Sun. Jul 14th, 2024

A section of residents who were recently evicted from Sango Bay Estate in Kyotera District have started reclaiming part of the land that was allocated for the oil palm project.

This follows the government’s delay to roll out the project, which was initially expected to kick off in April. However, the government later indefinitely halted the launch of the project to allow residents more time to look for alternative land for relocation.

Initially, an estimated 10,000 households spread in 42 villages were occupying the 247 square mile- estate, but the government said only 300 were bonafide occupants.

It is on this basis that the government sent in bulldozers to pull down structures of all illegal occupants forcing some to cross to neighbouring Tanzania.

Mr Sam Asiimwe, a former resident of Lukulavu Village, said he wants to take advantage of the current rainy season to plant crops to feed his family.

“I am renting where I am currently staying with my family. I want to use my former piece of land which is idle to grow food this season for my children,” he said in an interview on Tuesday.

According to Mr Apollo Baguma, the Kyotera District Resident Commissioner (RDC), all residents who have reclaimed the project land are doing it illegally and will soon be evicted.

“As security, we have received reports that some people who had vacated the project land have now decided to return and start growing seasonal crops. This is totally wrong and we are going to push them out as soon as possible,” he said.

He said only bonafide occupants who are known to the government would be compensated.

While inspecting the project land in March, Prime Minister, Ms Robinah Nabbanja, said the project aims at lifting the standards of living millions of people, compared to a few encroachers on the land.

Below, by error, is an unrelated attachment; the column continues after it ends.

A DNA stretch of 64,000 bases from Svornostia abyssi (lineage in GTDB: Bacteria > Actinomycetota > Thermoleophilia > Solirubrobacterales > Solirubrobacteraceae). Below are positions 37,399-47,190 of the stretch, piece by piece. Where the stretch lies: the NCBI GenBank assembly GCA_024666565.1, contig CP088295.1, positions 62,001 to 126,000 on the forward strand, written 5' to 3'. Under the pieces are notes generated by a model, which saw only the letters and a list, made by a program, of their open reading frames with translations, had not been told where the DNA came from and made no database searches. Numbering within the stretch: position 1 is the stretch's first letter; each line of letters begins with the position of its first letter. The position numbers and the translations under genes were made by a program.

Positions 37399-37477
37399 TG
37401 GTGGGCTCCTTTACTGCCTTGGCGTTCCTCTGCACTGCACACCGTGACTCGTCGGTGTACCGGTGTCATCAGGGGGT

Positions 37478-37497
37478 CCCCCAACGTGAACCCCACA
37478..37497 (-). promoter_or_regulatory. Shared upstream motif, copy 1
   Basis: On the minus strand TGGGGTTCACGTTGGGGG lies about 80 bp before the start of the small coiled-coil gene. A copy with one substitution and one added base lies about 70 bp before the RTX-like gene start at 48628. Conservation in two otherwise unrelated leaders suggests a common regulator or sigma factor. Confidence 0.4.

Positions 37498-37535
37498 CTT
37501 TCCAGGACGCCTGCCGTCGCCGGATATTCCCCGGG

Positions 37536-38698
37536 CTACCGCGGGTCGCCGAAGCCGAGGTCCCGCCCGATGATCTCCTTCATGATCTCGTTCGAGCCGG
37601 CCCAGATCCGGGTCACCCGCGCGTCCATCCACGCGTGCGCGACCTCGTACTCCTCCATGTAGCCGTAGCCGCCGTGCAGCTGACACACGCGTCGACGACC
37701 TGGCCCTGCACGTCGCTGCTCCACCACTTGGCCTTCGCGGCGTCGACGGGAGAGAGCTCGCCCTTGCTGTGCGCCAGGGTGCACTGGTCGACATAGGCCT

“We have an investor ready to employ millions of people through the oil palm project. So we cannot allow anyone to block such a development,” she said.

Oil palm growing in Uganda is already taking place in the island districts of Kalangala and Buvuma at nucleus estates and selected gardens for out growers.

In April, State minister for lands, Mr Sam Mayanja, visited Sango Bay and advised all squatters including Mr Faustino Murengyezi who claims to own 20 square miles to voluntarily vacate the estate.

“I am here to emphasize that Sango Bay Estate is government land earmarked to benefit the people of Kyotera, all titles have been canceled,” the minister said then.

About Sango Bay Estate
The first attempt by the government to take over the land was in 2012, but residents put up a spirited fight and resisted eviction.

Initially, the Sango Bay land was housing a sugar estate owned by the Sharad Patel family. It also has four central forest reserves; Malabigambo, Kaiso, Tero and Namalala, which cover 60 square miles, an air strip and internationally recognised wetland (Ramsar site). Herders are currently using a big chunk of the land as grazing ground.
The government intends to use the land to expand the National Oil Palm Project (NOPP)

By Joy

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